Acorn Woodpeckers in an Unexpected Place

I spent part of my last day in Santa Rosa walking around Lake Ralphine and Spring Lake in hopes of getting a better picture of the Snowy Egret and of the Night Heron I’d gotten so close to that I could not focus my lens before it flew away.

On my first visit I had been greeted by a Green Heron; on this visit I was greeted by another favorite, this Acorn Woodpecker.

Acorn Woodpecker

Unlike the Green Heron who immediately struck a great pose, I had to spend most of an hour trying to capture a single good shot of the Acorn Woodpecker.

Acorn Woodpecker

I wouldn’t expect otherwise, though, in the middle of acorn harvest season.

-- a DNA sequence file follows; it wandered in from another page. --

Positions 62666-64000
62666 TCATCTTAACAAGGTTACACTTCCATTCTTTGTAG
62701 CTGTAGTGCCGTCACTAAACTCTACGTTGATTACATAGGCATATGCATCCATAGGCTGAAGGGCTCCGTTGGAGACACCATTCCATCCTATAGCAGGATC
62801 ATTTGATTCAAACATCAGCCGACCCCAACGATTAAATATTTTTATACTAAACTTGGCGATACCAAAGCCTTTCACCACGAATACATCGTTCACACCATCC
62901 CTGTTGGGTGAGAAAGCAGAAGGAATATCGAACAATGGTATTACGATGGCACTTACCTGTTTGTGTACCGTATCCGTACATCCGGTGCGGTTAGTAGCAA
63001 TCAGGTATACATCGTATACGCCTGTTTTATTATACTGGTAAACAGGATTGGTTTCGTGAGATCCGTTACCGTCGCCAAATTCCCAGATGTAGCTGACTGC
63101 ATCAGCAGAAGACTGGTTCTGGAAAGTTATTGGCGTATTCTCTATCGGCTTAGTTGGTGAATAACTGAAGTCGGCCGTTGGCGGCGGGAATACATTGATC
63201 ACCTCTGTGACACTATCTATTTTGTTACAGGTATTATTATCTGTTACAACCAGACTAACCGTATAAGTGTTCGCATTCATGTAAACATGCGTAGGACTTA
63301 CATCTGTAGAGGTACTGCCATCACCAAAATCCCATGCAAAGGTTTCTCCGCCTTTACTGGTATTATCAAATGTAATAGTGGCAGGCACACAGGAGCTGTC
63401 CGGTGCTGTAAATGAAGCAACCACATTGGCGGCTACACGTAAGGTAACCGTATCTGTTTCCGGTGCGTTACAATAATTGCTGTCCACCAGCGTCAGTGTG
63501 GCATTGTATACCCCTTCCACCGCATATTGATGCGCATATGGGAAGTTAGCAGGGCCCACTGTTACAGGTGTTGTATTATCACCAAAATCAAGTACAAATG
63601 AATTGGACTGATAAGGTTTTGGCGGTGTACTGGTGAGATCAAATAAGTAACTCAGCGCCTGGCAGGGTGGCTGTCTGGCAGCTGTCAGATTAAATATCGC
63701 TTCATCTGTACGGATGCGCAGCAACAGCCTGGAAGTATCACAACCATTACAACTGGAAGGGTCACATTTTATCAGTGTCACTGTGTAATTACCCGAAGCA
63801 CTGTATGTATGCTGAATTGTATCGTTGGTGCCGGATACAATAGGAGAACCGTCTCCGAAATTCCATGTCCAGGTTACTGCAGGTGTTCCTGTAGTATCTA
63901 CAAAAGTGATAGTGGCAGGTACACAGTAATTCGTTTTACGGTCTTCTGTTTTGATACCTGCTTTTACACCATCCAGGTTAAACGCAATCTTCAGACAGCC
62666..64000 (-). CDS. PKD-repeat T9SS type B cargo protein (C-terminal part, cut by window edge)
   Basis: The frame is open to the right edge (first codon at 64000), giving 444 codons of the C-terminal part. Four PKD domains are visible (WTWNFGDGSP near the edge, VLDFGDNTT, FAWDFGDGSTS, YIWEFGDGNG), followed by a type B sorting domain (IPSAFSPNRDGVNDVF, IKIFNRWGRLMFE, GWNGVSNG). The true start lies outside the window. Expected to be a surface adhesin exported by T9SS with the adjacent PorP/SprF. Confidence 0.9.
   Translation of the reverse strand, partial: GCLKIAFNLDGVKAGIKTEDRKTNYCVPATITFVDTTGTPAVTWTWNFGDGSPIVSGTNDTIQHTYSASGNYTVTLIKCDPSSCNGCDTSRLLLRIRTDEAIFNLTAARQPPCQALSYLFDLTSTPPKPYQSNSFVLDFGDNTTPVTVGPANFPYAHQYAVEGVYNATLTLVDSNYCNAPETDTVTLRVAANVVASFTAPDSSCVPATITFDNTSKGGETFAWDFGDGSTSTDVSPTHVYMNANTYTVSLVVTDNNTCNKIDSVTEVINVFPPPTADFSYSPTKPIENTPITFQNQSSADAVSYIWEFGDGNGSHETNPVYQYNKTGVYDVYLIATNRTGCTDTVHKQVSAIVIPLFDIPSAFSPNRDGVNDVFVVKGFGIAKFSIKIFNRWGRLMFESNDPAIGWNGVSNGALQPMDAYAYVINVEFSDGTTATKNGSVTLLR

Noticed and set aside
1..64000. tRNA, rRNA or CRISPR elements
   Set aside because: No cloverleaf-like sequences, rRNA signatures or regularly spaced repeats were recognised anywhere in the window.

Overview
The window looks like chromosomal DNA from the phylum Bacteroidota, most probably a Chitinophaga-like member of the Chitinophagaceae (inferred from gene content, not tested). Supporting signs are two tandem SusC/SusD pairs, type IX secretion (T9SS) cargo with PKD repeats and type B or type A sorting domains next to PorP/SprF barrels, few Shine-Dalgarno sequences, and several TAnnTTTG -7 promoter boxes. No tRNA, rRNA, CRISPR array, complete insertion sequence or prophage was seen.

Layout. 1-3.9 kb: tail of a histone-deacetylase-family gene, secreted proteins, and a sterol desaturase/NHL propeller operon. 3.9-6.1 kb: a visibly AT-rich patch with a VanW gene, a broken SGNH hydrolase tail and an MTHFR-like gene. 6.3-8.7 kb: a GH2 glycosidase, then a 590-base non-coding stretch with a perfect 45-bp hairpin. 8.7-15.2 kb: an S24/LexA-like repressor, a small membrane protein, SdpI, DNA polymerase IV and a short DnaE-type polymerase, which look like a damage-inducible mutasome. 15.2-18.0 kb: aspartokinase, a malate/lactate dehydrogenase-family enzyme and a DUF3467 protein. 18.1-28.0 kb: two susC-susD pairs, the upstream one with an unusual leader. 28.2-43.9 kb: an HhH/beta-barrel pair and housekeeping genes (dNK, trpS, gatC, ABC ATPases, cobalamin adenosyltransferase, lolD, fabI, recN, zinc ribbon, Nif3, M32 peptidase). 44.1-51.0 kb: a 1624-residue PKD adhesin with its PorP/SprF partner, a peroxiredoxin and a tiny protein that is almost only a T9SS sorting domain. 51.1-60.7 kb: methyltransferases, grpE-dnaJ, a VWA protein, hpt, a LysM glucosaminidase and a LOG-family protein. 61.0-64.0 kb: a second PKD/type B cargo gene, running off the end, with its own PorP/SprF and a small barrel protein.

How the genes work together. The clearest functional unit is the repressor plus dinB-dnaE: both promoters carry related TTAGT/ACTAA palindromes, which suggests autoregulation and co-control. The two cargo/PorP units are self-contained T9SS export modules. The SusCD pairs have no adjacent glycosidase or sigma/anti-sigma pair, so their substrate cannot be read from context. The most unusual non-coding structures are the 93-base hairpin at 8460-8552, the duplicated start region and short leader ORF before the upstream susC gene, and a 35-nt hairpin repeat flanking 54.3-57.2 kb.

The trees were full of migrating songbirds, though it’s a lot harder to get a good shot of a small bird flitting back-and-forth eating insects than it is of a large woodpecker. This is one of my better shots of a female Yellow Warbler.

female Yellow Warbler

Strangely, I didn’t see a single egret throughout the morning, but I did catch a glimpse of the Night Heron, looking across at a small island.

Night Heron

Although I first read about Night Herons at the Colorado zoo, it was here at Spring Lake that I first saw one. Considering the large number of people walking here daily, it’s amazing how many different birds I’ve observed here.

3 thoughts on “Acorn Woodpeckers in an Unexpected Place

  1. You take amazing photos in some pretty mundane urban parks. Next time you’re down here, you gotta get out to Laguna de Santa Rosa. Tomales Bay or Estero Americano or Russian River. These places have great birding, too. Laguna de Santa Rosa is just 8 or so miles east of Lake Ralphine and much prettier. I’ve seen lots of Night Herons there. Love your photos, Loren. You’re the best!

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